With the pension, the investment risk “is borne by the employer,” McCarthy says. However, taking the monthly payments now, when interest rates are super-low, will mean lower payouts for the rest of your life. At the same time, investing your lump sum to provide reliable, safe income is challenging because low rates have kneecapped returns from bonds and other low-risk investments. Over the long term, stocks have provided higher returns, but they also expose you to more risk of loss in a downturn.
One way to measure the value of a pension payout is to see how much money you would have to invest in an immediate annuity to get the same monthly payout your employer is offering. You can go to immediateannuities.com to find out. Because payouts on immediate annuities are usually tied to rates for 10-year Treasuries, which are at a record low, the payout your employer is offering is probably going to be larger than one from an annuity you can purchase on your own, says Dennis Nolte, a CFP with Seacoast Investment Services, in Winter Park, Fla.
Tap Social Security early?
You can file for Social Security benefits as early as age 62, and if you’re forced into early retirement, you may be tempted to claim that guaranteed paycheck as soon as possible. But if you don’t need the money to live on, there are compelling reasons to wait for a few years to file your claim.
If you begin benefits at age 62, you’ll receive up to 30% less in your checks than if you wait until your full retirement age, which is 66 for those born between 1943 and 1954 and gradually rises to 67 for those born in 1960 or later. For each year you postpone taking benefits past full retirement age up to 70, you get an 8% boost in delayed-retirement credits.
Give serious consideration to delaying benefits if you opt for a lump sum instead of a traditional pension, says Mark Beaver, a CFP with Keeler and Nadler Family Wealth, in Dublin, Ohio. There’s no guarantee your lump sum will last as long as you do, but by delaying Social Security, you’ll receive a larger amount of secured income in your later years, which will reduce the risk you’ll run out of money. Plus, the 8% delayed-retirement credits, along with annual cost of living adjustments, will give you a better return than you could get anywhere else without taking a lot of risk.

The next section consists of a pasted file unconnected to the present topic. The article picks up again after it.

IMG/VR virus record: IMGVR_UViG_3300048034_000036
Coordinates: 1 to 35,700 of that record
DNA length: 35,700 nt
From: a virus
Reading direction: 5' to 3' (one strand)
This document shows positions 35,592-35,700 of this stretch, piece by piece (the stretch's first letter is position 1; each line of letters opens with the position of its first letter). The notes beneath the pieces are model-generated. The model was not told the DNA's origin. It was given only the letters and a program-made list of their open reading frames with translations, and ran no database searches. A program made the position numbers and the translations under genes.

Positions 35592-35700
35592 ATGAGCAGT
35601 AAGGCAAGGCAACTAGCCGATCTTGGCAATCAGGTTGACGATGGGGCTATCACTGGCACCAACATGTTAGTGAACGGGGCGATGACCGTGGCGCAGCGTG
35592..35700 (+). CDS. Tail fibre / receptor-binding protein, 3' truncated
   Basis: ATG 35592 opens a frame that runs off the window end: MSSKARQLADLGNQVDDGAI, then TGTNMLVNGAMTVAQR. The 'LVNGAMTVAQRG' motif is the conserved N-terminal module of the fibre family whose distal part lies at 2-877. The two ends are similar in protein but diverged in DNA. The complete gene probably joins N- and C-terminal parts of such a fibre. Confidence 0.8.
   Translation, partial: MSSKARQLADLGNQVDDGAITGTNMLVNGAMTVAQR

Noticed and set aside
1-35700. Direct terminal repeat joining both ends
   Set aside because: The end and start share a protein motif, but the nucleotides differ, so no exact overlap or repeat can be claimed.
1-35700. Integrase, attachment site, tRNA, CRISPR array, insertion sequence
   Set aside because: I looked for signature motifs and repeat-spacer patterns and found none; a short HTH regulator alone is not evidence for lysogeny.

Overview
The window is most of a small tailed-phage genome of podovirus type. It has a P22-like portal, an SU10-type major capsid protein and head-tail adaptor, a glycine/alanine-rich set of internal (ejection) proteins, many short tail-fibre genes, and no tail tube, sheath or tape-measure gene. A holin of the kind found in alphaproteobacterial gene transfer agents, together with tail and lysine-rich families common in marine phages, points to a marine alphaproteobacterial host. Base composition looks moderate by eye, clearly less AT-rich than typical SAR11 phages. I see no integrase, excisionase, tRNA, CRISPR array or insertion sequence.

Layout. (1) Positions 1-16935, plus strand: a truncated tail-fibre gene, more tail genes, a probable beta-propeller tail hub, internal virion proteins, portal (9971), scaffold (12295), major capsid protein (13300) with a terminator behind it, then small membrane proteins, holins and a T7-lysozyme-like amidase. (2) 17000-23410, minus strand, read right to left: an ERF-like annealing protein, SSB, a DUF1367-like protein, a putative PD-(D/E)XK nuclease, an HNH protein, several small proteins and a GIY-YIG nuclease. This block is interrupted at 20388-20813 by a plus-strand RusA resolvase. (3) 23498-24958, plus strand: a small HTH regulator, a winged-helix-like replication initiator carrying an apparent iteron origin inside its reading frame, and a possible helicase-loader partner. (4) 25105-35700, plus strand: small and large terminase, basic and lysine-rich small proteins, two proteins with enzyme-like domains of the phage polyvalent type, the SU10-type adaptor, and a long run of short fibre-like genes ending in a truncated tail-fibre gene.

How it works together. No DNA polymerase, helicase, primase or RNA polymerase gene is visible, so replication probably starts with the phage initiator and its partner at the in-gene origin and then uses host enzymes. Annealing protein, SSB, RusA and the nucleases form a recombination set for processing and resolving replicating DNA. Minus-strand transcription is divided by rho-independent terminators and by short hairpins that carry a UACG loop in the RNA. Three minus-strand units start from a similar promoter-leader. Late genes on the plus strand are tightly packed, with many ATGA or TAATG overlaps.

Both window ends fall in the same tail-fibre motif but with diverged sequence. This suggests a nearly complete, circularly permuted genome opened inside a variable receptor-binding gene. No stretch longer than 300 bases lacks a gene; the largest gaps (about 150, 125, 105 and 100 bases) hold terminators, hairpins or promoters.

You should also think twice about claiming benefits at 62 if there’s a chance you might return to work. Otherwise, you could end up losing some of your benefits to the earnings test, at least temporarily. If you earn more than $18,240 from employment in 2020, your benefits will be reduced by $1 for every $2 you earn above that threshold. In the year you reach full retirement age, the exemption is higher—in 2020, it’s $48,600—and Social Security withholds $1 for every $3 you earn, but only in the months prior to the month of your birthday. Once you reach full retirement age, Social Security boosts your monthly check to make up for the benefits you previously lost to the earnings test—and you can earn as much as you want without worrying about the earnings test.
The health care problem
Without question, the most vexing issue facing early retirees is how to pay for health care until they're eligible for Medicare. If you’re married and your spouse is still working, you should endeavor to get on your partner’s plan. That’s the most affordable option because your spouse’s employer is likely paying a portion of the premiums.
If that’s not available, your other options become increasingly more expensive. You can stay on your own employer’s health insurance plan for up to 18 months under the federal law known as COBRA, but in most cases you’ll pay both the employee and employer share of the premium, plus a 2% administrative surcharge. Total average annual premiums (including employer and employee contributions) for employer-sponsored health plans surpassed $20,000 for family coverage and $7,000 for individual coverage last year, according to the Kaiser Family Foundation.